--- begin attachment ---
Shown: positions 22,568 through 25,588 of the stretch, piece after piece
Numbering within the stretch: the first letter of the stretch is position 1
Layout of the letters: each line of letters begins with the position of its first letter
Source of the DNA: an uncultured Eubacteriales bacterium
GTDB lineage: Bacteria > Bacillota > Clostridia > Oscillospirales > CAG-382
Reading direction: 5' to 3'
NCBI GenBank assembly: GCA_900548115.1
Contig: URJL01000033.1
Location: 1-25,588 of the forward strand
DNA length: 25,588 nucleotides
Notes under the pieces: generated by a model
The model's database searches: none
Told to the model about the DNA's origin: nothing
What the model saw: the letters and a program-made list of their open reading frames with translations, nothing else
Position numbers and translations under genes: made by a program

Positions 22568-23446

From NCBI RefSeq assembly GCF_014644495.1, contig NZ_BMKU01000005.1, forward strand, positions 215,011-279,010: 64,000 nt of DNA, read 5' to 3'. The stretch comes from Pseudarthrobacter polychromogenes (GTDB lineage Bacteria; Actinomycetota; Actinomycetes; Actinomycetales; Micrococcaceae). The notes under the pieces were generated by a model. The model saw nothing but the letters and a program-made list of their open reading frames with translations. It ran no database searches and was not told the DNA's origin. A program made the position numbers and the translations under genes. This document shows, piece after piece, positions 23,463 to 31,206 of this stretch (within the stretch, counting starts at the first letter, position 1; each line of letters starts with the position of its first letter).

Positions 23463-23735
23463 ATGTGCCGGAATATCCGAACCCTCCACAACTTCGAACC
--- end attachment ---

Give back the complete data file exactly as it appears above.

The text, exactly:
Shown: positions 22,568 through 25,588 of the stretch, piece after piece
Numbering within the stretch: the first letter of the stretch is position 1
Layout of the letters: each line of letters begins with the position of its first letter
Source of the DNA: an uncultured Eubacteriales bacterium
GTDB lineage: Bacteria > Bacillota > Clostridia > Oscillospirales > CAG-382
Reading direction: 5' to 3'
NCBI GenBank assembly: GCA_900548115.1
Contig: URJL01000033.1
Location: 1-25,588 of the forward strand
DNA length: 25,588 nucleotides
Notes under the pieces: generated by a model
The model's database searches: none
Told to the model about the DNA's origin: nothing
What the model saw: the letters and a program-made list of their open reading frames with translations, nothing else
Position numbers and translations under genes: made by a program

Positions 22568-23446

From NCBI RefSeq assembly GCF_014644495.1, contig NZ_BMKU01000005.1, forward strand, positions 215,011-279,010: 64,000 nt of DNA, read 5' to 3'. The stretch comes from Pseudarthrobacter polychromogenes (GTDB lineage Bacteria; Actinomycetota; Actinomycetes; Actinomycetales; Micrococcaceae). The notes under the pieces were generated by a model. The model saw nothing but the letters and a program-made list of their open reading frames with translations. It ran no database searches and was not told the DNA's origin. A program made the position numbers and the translations under genes. This document shows, piece after piece, positions 23,463 to 31,206 of this stretch (within the stretch, counting starts at the first letter, position 1; each line of letters starts with the position of its first letter).

Positions 23463-23735
23463 ATGTGCCGGAATATCCGAACCCTCCACAACTTCGAACC